Despite their differences and the otter’s apparent denial of direct interaction, as a part of the same ecosystem, they’re still linked. At the ecosystem level, a species’ niche is essentially their role in that system, defined by their habitat needs, and the way in which they fulfill those needs. For a few species, this role is more significant than others' in the system (i.e. their impact on the ecosystem is greater than that of the size of the animal itself and/or of its population in the system). These species are called keystone species, and sea otters are one of the most well understood examples. 

Sea otters consume about one third of their body weight daily, an appetite that is satiated by a wide range of predominantly marine invertebrates found among the subtidal zones within their home ranges. Much of the areas where otters forage are dominated by large brown algae species, commonly known as kelp. Kelp are anchored to the sea floor by a root-ball-esque ‘holdfast’, from which they grow quickly up to sea surface where their broad blades can absorb sunlight and photosynthesize. In areas where multiple kelp organisms are growing in water depth of 15-100 feet, they essentially create an underwater forest.

Life in the underwater forest canopy. Monterey, CA.  

Life in the underwater forest canopy. Monterey, CA.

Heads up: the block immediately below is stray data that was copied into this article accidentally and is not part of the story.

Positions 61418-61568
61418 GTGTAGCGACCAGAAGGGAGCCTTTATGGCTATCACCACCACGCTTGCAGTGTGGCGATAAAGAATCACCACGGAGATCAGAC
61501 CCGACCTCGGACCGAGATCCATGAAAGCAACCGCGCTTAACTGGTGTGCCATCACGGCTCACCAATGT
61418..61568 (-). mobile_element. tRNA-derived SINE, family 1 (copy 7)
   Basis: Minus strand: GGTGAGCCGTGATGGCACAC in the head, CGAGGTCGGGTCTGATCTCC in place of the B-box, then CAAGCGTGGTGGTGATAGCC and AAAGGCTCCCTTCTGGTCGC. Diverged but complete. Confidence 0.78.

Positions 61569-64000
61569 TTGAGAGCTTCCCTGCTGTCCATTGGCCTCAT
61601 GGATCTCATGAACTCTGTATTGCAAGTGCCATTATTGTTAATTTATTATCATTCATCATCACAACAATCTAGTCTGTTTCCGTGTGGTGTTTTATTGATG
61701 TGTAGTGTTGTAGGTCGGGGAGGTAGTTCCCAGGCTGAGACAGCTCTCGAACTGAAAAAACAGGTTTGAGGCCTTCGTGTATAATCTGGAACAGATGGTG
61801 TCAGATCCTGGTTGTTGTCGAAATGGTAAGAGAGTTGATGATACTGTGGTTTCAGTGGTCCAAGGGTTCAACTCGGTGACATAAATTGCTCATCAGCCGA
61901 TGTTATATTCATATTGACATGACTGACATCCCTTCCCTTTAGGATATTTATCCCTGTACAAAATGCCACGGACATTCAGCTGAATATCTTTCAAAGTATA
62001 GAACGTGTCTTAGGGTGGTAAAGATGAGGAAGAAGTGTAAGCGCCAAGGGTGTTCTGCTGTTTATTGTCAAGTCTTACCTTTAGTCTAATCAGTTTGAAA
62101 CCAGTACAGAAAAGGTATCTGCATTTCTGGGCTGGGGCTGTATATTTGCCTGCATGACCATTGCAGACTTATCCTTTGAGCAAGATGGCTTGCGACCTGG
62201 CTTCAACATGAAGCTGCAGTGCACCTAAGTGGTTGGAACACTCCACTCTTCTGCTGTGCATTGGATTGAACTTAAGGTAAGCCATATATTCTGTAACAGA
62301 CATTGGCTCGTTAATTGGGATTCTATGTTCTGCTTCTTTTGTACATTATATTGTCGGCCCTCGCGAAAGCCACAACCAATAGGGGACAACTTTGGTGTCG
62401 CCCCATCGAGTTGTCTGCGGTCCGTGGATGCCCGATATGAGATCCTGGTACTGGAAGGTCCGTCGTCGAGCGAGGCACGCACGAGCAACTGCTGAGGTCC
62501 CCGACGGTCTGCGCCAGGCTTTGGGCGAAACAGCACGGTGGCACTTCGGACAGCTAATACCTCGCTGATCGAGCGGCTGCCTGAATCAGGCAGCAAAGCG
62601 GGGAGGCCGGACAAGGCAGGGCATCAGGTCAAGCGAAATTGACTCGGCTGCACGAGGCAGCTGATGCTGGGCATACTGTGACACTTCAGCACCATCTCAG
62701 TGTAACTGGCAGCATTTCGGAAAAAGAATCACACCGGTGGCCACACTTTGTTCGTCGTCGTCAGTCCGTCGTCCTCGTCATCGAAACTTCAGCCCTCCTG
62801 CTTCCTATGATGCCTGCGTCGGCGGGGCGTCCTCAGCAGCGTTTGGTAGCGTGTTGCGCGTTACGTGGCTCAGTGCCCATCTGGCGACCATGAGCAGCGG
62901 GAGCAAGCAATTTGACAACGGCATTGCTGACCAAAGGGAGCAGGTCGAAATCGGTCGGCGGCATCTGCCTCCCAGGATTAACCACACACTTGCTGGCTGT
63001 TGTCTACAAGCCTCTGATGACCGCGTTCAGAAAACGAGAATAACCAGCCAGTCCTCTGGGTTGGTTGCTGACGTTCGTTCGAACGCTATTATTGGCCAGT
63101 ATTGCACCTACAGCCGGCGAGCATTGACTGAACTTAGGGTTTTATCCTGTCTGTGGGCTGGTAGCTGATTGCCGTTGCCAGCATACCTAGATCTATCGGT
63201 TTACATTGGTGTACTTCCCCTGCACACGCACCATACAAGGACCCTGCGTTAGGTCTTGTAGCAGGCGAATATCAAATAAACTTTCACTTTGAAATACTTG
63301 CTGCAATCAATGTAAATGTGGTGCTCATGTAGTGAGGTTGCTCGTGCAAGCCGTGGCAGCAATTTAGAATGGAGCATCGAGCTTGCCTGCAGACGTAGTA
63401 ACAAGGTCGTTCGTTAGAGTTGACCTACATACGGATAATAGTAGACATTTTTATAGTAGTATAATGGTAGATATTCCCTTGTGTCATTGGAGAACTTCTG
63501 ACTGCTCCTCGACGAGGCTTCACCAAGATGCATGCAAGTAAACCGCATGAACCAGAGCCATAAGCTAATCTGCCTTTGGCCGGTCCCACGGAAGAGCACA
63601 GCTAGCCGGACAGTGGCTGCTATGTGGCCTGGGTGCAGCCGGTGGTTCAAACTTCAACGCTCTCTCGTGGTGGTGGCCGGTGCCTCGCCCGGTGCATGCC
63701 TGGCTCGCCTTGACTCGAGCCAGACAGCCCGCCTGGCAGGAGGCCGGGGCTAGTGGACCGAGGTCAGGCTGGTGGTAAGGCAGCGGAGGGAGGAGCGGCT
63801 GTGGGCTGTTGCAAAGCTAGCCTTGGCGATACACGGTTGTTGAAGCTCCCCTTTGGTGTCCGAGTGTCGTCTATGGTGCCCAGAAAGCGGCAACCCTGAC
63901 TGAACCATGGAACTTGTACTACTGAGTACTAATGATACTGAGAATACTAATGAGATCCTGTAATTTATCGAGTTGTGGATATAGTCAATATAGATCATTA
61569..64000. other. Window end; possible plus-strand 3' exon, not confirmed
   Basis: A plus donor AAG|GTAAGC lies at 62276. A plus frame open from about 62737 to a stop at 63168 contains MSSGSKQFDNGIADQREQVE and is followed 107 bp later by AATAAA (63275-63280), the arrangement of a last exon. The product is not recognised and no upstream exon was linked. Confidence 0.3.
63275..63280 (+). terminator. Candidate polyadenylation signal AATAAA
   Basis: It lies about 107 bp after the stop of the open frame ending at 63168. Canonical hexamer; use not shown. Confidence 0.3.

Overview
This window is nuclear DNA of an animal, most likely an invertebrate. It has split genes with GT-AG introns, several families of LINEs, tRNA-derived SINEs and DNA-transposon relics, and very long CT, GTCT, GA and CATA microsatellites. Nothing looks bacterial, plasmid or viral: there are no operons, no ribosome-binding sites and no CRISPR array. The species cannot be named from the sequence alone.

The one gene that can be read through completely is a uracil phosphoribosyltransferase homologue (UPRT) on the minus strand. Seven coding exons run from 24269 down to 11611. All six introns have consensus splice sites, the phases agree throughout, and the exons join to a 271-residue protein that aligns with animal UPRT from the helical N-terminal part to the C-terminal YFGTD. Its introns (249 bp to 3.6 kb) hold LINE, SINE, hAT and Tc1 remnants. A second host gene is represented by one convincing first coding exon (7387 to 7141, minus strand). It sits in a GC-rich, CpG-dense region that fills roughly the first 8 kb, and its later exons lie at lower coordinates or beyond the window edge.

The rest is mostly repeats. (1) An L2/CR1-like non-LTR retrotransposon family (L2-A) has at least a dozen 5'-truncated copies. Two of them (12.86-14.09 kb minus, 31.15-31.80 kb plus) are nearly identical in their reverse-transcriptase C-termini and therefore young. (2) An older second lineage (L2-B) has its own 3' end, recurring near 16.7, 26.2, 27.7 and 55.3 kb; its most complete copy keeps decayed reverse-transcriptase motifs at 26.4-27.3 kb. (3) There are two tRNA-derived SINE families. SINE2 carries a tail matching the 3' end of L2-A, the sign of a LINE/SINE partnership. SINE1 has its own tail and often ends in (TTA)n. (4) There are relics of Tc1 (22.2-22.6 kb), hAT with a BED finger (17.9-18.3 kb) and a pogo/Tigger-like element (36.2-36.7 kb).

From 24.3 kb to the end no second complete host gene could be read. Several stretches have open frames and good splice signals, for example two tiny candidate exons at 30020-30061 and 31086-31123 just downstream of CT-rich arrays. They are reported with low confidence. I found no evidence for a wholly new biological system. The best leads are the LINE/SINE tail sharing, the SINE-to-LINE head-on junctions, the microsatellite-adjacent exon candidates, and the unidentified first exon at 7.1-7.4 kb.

Just like forests on land, these kelp forests are complete with a canopy and an understory that create the structural complexity within which many marine organisms find food and shelter. It's in the understory where sea otters forage. One of the most important prey items for the southern sea otter are purple sea urchins. Sea urchins in California kelp forests normally feed on 'drift kelp' or pieces of the large kelp blades that break off and decompose over time, like leaf litter in a terrestrial forest. The urchins trap the drift kelp in their spines as it settles toward the sea floor. But if there are too many urchins in a given kelp forest, there won't be enough drift kelp to go around, and the hungry urchins will begin to use their scraping jaws to eat away at the holdfasts that are rooting the live kelp to the sea floor. Without their holdfasts to anchor them, the kelp will be carried away by tidal currents or wind-generated surface turbulence. No kelp, no kelp forest habitat, and the organisms that are both directly and indirectly connected to it are affected. This includes the gulls that naturally rely on productivity in the subtidal zone to supply the shoreline and sea surface with scavenging opportunities.  By keeping the urchin populations in check, sea otter foraging reduces the vulnerability of kelp forests to direct urchin predation, thus contributing to the overall integrity of the habitat for all of the organisms that live in it and interact with it.